This is a common caricature I cloak myself in, the overconfident and underwhelming deluded. I do it because I think it’s funny, but I also do it as a way of jumping the shark.

If I’m making a joke or having a laugh about being hot, then if you don’t think I’m hot – well, I already made fun of myself. And at the same time, it operates as a tacit desire for approval: if you didn’t think I was hot, then you would say something or make a face or vomit. It’s also socially unacceptable to actively believe and proclaim that you’re good-looking. You get painted as vain, self-centered or out of touch.

But something has been happening: for some reason, making the joke this past week, instead of betraying my lack of confidence or my paranoia, has actually, weirdly, made me feel hotter. It’s having the opposite effect it usually does. Usually, when I say something like that, it like twists inside me, making me feel slightly more insecure as I gauge the reaction on the other person’s face.

It has a lot to do with context.

In the past week, I’ve been thinking a lot about high school, and the person I was in high school. In high school, I was a skinny, gawky kid with bad skin and no eyebrows. I dressed like a Day-Glo clown hooker, and I thought I looked amazing.

I’ve got a five-year reunion coming up in a few weeks, and I really seesawed between wanting to go and wanting to skip it. But one of the primary motivators for me wanting to go is, simply, that I look way better now than I did then. My skin’s in a Good Place™ and I like what my hair’s been doing. I’ve been exercising in new and different ways, and I’ve finally managed to find a style that doesn’t make me look like Raggedy Andy’s loose cousin. I’ve been looking better, and suddenly calling myself “hot” doesn’t ring in my ears like a joke.

If vanity seems like a thin reason to see old high school classmates, then I’m really doing a bad job of explaining how good-looking I am now. It’s imperative I get myself to the people.

I’ve also found a good psychiatrist, and she’s forcing me to confront how my jokes are thin (thin, honey I’ll show you thin!) attempts at masking my own cracked insecurities. I’m also realizing how bad making those jokes about myself, like calling myself a Day-Glo clown hooker or Raggedy Andy in this post, could (and do) end up making me feel worse instead of better.

I’ve realized (something probably everyone else has realized) that me making jokes do nothing for protecting my vulnerabilities. And instead of jumping the shark, I’m flinging myself to the wolves.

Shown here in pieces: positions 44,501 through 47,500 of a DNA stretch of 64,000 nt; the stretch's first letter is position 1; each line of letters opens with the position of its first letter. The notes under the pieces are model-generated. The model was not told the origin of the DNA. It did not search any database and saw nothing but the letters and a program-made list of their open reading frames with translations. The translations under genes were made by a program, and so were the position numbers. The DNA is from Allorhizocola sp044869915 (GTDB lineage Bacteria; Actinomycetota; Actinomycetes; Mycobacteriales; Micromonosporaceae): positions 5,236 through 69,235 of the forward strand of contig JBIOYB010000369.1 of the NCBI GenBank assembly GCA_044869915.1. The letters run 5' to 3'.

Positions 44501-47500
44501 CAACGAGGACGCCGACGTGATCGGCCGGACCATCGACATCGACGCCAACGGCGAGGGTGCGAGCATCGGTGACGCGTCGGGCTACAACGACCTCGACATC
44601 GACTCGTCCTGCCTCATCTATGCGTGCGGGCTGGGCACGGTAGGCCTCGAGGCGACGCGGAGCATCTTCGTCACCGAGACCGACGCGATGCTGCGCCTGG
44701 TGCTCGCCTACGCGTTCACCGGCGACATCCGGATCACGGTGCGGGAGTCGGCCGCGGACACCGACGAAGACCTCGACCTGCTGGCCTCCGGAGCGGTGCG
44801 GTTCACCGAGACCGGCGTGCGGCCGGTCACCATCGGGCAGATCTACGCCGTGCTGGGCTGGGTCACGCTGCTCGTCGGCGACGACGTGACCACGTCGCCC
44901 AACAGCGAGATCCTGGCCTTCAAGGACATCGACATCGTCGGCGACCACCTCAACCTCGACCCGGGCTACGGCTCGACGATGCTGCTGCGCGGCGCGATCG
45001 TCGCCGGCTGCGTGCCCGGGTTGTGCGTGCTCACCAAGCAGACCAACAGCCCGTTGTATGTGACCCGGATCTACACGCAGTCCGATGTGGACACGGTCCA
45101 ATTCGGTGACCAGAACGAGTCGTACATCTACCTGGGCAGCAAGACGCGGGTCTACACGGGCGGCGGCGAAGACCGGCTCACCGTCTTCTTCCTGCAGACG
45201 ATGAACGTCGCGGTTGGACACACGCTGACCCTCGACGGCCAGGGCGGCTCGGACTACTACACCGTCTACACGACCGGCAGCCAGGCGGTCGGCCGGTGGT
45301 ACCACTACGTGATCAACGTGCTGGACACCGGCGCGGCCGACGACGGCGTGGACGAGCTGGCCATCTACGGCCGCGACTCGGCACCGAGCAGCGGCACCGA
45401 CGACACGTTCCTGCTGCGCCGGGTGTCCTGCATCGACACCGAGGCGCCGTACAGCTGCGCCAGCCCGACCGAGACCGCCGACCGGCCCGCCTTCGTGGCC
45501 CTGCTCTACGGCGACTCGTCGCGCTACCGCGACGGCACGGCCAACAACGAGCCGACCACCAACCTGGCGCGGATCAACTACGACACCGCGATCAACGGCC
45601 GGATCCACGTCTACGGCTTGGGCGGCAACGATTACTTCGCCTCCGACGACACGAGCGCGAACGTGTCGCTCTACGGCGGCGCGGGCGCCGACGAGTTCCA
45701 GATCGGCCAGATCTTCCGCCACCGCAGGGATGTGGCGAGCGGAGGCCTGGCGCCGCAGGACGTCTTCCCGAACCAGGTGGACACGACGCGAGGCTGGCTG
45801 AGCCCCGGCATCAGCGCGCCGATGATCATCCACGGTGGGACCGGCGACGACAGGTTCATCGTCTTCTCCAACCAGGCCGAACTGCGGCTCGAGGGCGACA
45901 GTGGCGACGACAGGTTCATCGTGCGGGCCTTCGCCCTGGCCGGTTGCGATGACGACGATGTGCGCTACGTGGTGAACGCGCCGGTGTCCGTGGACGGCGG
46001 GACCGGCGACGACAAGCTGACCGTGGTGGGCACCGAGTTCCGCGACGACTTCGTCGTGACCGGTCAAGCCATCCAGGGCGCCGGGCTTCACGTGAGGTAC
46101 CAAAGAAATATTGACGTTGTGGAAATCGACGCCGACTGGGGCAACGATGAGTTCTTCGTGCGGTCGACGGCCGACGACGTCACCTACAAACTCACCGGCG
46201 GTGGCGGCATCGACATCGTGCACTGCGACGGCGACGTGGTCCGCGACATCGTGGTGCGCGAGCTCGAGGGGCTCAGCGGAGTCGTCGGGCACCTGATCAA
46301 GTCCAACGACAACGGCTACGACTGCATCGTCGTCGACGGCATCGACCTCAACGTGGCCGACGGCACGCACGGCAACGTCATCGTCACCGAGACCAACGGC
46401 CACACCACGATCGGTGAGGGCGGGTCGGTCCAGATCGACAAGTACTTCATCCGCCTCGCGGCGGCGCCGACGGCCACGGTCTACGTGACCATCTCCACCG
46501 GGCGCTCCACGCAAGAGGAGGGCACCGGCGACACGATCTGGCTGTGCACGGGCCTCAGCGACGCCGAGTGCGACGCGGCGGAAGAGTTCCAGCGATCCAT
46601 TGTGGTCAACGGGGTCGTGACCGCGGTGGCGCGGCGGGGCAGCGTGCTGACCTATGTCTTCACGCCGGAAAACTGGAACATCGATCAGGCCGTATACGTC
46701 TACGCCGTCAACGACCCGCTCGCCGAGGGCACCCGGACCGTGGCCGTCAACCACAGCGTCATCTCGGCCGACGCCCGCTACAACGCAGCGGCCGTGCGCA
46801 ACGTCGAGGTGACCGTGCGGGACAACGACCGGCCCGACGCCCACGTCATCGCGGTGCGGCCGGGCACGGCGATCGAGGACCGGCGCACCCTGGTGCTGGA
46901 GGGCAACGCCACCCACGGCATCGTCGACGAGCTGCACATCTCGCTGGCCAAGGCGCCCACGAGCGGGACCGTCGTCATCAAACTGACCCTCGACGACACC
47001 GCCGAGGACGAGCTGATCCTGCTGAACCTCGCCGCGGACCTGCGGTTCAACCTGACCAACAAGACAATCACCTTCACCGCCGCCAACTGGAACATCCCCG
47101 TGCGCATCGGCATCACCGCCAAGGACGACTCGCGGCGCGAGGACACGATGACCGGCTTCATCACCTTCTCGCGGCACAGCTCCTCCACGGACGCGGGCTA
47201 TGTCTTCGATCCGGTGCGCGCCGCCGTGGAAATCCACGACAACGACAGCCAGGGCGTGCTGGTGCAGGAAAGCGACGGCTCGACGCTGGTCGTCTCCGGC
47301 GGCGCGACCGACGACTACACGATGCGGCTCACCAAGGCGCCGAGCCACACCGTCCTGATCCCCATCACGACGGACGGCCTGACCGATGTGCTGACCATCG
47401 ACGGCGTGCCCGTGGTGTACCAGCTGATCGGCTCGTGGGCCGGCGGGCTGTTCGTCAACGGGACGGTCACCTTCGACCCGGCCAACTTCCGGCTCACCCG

Confidence is, honestly, the most attractive quality someone can have. Everyone I’ve been involved with has had this raw confident energy and that (mixed with the large inheritances) was a huge pull for me. My making these jokes might feel good in the short-term, but they seriously chip away at my confidence when I’m reinforcing to myself that I’m not good-looking.

I always make the joke that if I were confident, then I would be a true monster. But honey, this must be where the Wild Things are, because I wanna be a monster!

Of course, this post has sat on my dashboard for a week, so when I started this I felt amazing, and now I feel not-so-confident. But I’m gonna put it up anyway, despite the messiness of this writing and despite me feeling like I could crack a mirror.

I’m going to be better about accepting compliments, and making active attempts to dole out compliments of my own.

And let it be known, that one time a hot, drunk straight™ told me that it “wasn’t my looks that were keeping me single.” Hurtful, but maybe I’m too hot to care!

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Life, Rambles

SEEING HIM

written months ago. i’m more chill now (that’s a lie! but i am doing better). 

It’s weird to feel like you’re not owed your feelings. Like they’re bubbling up into the wrong well, the wrong place, the wrong time.

Today, I saw my high school crush while at work. I work in retail, and he was checking out at a cash register where I was headed. I don’t wear glasses at work, so I only saw the shape of him – the quilted, corduroy-collar jacket and washed blue jeans – and felt something inside me sicken. I’ve had this fear ever since I started working, that I would run into people that I know. It’s not him – it’s not him – it is him – I realize as I come closer.

I keep my head turned away as I take the register next to his and start making bags. When I say something, to someone else, his head pivots and I’m filled with cold-quick-dread. He calls my name, and I look at him. The entire reaction lasts maybe a minute, him asking a question as a customer comes to my register and my attention is split neatly like an atom.

“How are you? What are you doing?” he asks. He’s lost weight, and the bags under his eyes have carved crescents into his cheeks. In a second I see his everything and nothing – the hair, cut carelessly, that hovered between gold and brown.

“Um, I’m here,” I answer. “And I’m freelancing.” I say this as the female customer chatters and puts her items on the register. “I’ll – I’ll let you get back to it,” he says and I nod helplessly, something that is severe and sad and wanting and needing to be closed.